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This bilingual edition of the Synopsis Purioris Theologiae (1625) provides English readers access to an influential textbook of Reformed Orthodoxy. Composed by four professors at the University of Leiden (Johannes Polyander, Andreas Rivetus, Antonius Walaeus, and Anthonius Thysius), it offers a presentation of Reformed theology as it was conceived in the first decades of the seventeenth century. From a decidedly Reformed perspective, the Christian doctrine is defined in contrast with alternative or diverging views, such as those of Roman Catholics, Arminians, and Socinians. The Synopsis responds to challenges coming from the immediate theological, social, and philosophical contexts. The disputations in this the third volume cover such topics as the sacraments, church discipline, the role of civil authorities, and eschatology. This volume also presents a thorough historical and theological introduction to the whole of the Synopsis.
New Perspectives in Systematic Theology in Light of Nineteenth Century Catholic Renewal
In Carlo Passaglia on Church and Virgin, Valfredo Maria Rossi traces the significant contribution that Carlo Passaglia (1812-1887) has made to Catholic theology, paying particular attention to his Trinitarian ecclesiology and Mariology. Though highly neglected due to his troubled life, Passaglia is one of the most brilliant theologians of the nineteenth century. Commonly – and yet erroneously – ascribed to the Neo-Scholastic movement, he anticipates and so emerges as a forerunner of several themes which will be developed during the Second Vatican Council.

In light of Passaglia’s two most relevant theological works ( De Ecclesia Christi and De Immaculato Deiparae semper Virginis Conceptu), Rossi convincingly shows the originality of Passaglia’s theology, based on a patristic ressourcement highlighting its historical salvific and sacramental dimension.
A Challenge for Contemporary Theology
Editors: Judith Hahn and Gunda Werner
The term mercy is currently omnipresent in Catholic debates. It dominates at events such as the recent Family Synods and the Jubilee Years. At the same time, it poses a significant problem for cases dealing with sexual abuse. Mercy calls to consider an individual's needs and this conflicts with justice necessitating equal treatment for everyone. Mercy applies to the fallible individual deserving of punishment, but who is saved by grace. This is most apparent in the Sacrament of Penance and other forms of penitence, forgiveness, and reconciliation where mercy both transcends and undermines justice. This problem, widely ignored in church teaching, is addressed by Dirk Ansorge, James Dallen, Judith Hahn, Atria A. Larson, Sandra Lassak, Michael A. Nobel, Rosel Oehmen-Vieregge, Heike Springhart, and Gunda Werner.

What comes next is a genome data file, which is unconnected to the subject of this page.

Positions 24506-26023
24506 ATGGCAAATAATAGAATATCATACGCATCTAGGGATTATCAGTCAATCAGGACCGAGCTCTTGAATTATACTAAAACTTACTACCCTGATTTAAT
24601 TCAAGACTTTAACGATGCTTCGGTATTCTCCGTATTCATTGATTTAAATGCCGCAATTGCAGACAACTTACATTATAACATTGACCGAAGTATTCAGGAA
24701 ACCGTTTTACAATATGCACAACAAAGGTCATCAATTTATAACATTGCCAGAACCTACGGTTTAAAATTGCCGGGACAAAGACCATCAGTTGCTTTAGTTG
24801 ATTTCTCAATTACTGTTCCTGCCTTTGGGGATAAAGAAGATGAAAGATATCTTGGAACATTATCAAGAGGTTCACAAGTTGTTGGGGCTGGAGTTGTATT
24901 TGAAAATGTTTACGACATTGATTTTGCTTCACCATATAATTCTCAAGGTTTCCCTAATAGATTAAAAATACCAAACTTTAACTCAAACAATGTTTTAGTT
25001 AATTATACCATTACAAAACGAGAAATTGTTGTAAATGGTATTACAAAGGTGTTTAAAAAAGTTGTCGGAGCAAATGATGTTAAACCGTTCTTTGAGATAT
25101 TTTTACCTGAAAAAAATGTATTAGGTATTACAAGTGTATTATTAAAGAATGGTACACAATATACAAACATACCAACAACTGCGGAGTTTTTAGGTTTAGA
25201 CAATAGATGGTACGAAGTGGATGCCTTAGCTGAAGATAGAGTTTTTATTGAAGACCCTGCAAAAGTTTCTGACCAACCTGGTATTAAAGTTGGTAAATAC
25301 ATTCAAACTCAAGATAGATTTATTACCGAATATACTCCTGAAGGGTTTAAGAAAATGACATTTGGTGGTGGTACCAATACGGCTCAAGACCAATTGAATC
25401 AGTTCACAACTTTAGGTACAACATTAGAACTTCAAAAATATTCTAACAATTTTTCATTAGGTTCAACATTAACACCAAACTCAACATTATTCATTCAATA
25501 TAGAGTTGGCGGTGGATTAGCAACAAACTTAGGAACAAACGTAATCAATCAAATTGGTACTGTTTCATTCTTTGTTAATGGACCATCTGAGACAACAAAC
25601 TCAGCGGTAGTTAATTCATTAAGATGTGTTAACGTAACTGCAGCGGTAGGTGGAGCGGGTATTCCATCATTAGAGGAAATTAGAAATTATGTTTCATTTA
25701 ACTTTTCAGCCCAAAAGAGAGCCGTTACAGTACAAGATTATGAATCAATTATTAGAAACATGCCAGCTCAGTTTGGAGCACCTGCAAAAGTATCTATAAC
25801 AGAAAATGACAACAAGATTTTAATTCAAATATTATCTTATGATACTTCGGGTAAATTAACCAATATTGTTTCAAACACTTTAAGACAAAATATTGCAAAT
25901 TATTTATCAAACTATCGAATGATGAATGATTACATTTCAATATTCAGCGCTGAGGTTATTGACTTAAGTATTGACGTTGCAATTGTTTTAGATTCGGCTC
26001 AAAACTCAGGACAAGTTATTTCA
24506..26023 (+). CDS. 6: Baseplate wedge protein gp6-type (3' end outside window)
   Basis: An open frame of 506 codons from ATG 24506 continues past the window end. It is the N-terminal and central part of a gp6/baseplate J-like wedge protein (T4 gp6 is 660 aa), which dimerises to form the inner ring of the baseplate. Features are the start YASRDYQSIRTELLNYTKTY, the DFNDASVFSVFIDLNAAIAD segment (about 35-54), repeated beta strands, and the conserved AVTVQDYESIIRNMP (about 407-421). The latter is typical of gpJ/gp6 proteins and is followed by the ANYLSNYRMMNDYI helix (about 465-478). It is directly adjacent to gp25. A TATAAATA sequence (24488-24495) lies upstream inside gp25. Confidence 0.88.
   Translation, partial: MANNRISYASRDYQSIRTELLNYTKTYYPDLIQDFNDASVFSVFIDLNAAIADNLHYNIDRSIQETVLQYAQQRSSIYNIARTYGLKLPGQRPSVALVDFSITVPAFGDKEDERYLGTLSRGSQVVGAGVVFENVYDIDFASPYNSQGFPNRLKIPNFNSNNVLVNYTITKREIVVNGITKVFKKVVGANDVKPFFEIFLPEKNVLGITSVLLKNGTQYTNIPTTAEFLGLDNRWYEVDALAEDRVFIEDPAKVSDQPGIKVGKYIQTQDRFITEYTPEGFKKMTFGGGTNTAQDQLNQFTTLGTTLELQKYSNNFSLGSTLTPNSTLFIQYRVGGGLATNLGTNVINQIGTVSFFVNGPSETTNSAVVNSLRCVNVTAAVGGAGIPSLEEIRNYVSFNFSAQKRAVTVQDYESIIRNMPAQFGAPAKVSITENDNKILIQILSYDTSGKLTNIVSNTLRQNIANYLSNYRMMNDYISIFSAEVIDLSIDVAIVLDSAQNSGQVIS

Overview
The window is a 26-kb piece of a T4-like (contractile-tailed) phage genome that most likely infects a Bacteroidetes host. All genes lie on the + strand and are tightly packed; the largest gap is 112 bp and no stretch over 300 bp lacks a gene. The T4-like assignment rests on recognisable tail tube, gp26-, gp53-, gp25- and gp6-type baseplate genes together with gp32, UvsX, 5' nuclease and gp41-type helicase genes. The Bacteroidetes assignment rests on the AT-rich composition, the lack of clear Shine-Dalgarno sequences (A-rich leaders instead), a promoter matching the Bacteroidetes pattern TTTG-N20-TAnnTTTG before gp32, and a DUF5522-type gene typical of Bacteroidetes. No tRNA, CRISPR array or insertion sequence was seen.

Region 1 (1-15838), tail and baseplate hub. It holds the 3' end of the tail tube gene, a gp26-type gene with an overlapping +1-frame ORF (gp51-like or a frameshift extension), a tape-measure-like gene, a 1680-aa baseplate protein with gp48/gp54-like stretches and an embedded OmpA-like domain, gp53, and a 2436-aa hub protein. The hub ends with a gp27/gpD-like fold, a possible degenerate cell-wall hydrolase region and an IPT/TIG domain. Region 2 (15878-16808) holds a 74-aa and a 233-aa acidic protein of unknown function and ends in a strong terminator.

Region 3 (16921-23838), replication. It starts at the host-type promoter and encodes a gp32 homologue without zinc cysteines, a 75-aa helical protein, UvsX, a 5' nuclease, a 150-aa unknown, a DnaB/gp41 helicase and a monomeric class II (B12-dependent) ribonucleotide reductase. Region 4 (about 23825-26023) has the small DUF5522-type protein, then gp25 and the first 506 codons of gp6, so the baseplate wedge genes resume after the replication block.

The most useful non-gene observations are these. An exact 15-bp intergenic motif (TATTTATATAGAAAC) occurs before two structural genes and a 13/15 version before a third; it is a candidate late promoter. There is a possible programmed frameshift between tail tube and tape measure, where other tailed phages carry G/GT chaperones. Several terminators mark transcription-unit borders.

Those who have a passing knowledge of John Calvin’s theology and reforms in Geneva in the sixteenth century may picture the confident and mature theologian and preacher without appreciating the various events, people, and circumstances that shaped the man. Before there was Protestantism’s first and eminent systematic theologian, there was the French youth, the law student and humanist, the Protestant convert and homeless exile, the reluctant reformer and anguished city leader. Snapshots of the young Calvin create a collage that give a bigger picture to the grey-bearded Protestant reformer. Eleven scholars of early-modern history have joined in this volume to depict the people, movements, politics, education, sympathizers, nemeses, and controversies from which Calvin immerged in his young adulthood.
Author: William J. Hoye
Aquinas’ theology can be understood only if one comes to grips with his metaphysics of being. The relevance of this perspective is exhibited in his treatment of topics like creation, goodness, happiness, truth, freedom of the will, the unity of the human being, prayer and providence, God’s personhood, divine love, God and violence, God’s unknowablility, the Incarnation, the Trinity, God’s existence, theological language and even laughter. This book endeavors to treat these questions in a clear and convincing language. Is there a better method for improving one’s own theology than by grappling with the arguments of Thomas Aquinas?